TORONTO (Reuters) - Royal Bank of Canada (RY.TO) and Toronto-Dominion Bank (TD.TO), Canada’s two biggest lenders, reported second-quarter earnings that beat market expectations on Thursday, shrugging off concerns over slowing mortgage growth.
Shares in TD, which had the strongest beat of the two banks, hit an all-time high at C$76.81, up 1.7 percent, in early trading before dropping back to trade up 0.6 percent at 11:15 a.m. EDT. Shares in RBC were down 1.9 percent.
Barclays analyst John Aiken said RBC’s earnings did not look as good as the headline beat suggested and TD’s performance would be better received by the market.
Canadian authorities have introduced policies, including taxes on foreign buyers, intended to cool housing markets in Toronto and Vancouver and bring about a “soft landing,” where prices stabilize gradually.
Canada’s banking regulator introduced new regulations in January, requiring borrowers taking out uninsured mortgages to be stress-tested to determine their ability to make repayments at a rate 200 basis points above their contracted mortgage.
TD’s Chief Financial Officer Riaz Ahmed said the bank had seen some reductions in mortgage applications in the second quarter, reflecting the slower overall market, but he remained comfortable with its previous expectation of mid-single-digit growth for the year.
“I think we’re happy with how this ‘soft landing’ appears to be emerging at the minute. Sales activity is down and prices are down. The market cooling seems to be working,” he said.
RBC’s Canadian head Neil McLaughlin said his bank was also continuing to target mid-single digit mortgage growth this year. He said the bank had seen a slight improvement in new mortgage sales so far this year but expected that trend to slow down in the second half.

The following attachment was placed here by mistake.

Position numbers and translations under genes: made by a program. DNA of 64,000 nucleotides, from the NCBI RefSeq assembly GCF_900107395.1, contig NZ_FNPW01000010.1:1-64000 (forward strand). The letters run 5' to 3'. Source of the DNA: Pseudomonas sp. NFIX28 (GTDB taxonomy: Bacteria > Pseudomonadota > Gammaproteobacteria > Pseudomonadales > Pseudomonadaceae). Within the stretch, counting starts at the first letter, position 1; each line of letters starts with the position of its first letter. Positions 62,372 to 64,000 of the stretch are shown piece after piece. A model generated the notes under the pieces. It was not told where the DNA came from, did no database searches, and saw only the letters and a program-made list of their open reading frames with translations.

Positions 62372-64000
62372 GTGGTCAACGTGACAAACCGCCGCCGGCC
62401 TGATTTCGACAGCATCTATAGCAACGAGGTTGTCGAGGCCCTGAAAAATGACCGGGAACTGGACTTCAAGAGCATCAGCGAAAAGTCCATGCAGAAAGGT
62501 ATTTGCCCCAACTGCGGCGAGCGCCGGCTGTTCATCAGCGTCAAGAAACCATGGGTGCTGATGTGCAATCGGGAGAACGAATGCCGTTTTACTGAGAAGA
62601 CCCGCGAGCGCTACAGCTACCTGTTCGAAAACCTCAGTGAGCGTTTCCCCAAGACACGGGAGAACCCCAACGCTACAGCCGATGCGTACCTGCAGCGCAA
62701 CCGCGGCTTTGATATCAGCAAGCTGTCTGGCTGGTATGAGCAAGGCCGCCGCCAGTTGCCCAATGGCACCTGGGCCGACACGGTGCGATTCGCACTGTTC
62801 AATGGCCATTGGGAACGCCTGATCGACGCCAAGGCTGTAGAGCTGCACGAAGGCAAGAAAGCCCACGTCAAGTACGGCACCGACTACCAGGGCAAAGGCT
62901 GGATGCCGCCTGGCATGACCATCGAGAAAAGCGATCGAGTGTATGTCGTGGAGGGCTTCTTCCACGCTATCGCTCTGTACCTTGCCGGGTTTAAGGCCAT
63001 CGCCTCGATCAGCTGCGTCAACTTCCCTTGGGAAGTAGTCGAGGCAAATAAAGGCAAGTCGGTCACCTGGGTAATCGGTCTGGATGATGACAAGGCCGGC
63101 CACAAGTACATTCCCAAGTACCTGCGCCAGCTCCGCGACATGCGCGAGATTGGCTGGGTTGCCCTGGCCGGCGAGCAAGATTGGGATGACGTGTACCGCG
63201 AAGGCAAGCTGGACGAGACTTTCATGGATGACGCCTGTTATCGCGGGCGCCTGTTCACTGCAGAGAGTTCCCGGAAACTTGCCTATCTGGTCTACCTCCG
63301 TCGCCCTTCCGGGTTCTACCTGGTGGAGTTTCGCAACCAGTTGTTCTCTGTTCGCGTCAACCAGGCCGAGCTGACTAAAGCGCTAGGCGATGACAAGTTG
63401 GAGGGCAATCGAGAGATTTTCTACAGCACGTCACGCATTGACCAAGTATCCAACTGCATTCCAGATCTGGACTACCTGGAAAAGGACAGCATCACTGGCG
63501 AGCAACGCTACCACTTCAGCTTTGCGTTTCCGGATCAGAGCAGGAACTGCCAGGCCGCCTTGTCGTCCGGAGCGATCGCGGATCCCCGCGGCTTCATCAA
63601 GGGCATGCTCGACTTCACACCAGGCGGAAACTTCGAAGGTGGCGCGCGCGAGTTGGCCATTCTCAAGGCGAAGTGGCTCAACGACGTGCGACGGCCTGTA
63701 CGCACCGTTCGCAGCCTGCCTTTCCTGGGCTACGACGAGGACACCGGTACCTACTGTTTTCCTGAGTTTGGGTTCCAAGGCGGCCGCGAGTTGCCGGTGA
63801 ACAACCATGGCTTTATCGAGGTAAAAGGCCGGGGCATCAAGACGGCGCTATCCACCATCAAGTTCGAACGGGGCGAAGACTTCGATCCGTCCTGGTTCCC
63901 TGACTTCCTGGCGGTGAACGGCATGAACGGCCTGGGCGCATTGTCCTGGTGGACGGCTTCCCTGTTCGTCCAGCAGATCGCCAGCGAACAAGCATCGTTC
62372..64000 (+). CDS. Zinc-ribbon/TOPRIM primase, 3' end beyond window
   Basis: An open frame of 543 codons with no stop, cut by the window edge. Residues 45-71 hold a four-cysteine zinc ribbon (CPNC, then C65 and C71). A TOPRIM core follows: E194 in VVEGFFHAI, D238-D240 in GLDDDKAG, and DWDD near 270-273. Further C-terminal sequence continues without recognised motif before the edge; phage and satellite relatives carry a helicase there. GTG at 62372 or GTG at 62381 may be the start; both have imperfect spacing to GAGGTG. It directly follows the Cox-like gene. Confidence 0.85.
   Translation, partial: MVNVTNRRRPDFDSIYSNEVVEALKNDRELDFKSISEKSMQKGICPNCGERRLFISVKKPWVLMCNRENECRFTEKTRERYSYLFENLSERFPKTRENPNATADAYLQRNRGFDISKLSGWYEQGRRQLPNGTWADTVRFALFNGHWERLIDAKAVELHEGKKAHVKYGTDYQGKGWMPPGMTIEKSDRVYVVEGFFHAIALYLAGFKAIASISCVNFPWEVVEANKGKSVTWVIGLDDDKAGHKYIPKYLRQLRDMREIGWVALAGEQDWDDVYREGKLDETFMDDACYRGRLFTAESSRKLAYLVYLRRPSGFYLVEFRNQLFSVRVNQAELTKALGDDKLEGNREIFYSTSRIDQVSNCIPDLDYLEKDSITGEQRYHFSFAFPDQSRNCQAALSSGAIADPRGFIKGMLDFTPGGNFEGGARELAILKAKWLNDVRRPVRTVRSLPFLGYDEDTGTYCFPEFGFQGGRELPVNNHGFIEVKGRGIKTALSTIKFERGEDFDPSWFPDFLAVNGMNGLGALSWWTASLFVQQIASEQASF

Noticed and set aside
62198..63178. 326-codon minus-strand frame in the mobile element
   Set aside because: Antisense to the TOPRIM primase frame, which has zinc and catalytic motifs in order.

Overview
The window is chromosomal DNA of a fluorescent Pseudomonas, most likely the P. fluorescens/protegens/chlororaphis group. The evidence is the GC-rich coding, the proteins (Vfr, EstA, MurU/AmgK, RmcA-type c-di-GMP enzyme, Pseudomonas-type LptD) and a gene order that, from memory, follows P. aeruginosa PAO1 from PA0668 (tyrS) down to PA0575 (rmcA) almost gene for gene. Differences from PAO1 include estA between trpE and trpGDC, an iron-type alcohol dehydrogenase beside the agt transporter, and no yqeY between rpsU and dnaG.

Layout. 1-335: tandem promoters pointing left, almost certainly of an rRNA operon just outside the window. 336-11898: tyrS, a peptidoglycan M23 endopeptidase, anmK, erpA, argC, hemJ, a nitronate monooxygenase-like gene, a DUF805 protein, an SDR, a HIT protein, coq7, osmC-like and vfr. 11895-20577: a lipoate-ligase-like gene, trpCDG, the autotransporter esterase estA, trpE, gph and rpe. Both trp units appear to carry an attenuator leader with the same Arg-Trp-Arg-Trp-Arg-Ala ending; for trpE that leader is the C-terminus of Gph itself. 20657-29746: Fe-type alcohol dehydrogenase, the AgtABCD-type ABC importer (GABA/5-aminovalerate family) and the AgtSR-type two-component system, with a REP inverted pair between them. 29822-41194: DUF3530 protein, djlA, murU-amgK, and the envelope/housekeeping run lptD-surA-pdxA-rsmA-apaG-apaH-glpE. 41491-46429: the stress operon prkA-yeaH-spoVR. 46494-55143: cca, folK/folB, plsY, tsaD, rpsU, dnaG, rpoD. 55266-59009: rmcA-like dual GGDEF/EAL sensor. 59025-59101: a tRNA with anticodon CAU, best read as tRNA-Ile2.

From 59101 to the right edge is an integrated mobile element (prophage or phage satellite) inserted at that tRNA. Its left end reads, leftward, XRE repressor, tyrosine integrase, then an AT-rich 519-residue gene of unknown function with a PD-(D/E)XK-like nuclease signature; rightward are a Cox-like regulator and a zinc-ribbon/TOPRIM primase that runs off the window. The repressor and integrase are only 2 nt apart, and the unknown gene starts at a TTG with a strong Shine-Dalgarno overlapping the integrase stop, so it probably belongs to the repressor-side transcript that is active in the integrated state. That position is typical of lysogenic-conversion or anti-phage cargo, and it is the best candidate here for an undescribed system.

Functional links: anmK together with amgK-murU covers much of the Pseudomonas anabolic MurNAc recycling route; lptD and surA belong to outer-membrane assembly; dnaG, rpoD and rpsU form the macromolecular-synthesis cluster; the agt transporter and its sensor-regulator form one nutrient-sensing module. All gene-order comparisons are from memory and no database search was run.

Canadian banks have also benefited from improved margins as the central bank has raised its key interest rate three times since July 2017, helping them offset slower mortgage growth.
In an interview, RBC’s Chief Financial Officer Rod Bulger said that each time the Bank of Canada increases rates by 25 basis points, RBC expects a benefit of about C$110 million in the following year, which exceeds the expected impact if the bank’s mortgage growth rate was cut in half.
RBC said net income increased by 9 percent compared with the previous year to C$3.1 billion ($2.4 billion), including 7 percent growth at its Canadian retail business, due to improved sales and margins.
Earnings per share rose to C$2.10, compared with the average analyst forecast of C$2.05, according to Thomson Reuters I/B/E/S data.
TD said earnings per share totaled C$1.62 in the quarter to March 31, compared with C$1.34 a year ago and ahead of the average analyst forecast of C$1.50.
Reporting by Matt Scuffham; Editing by Bernadette Baum and Tom Brown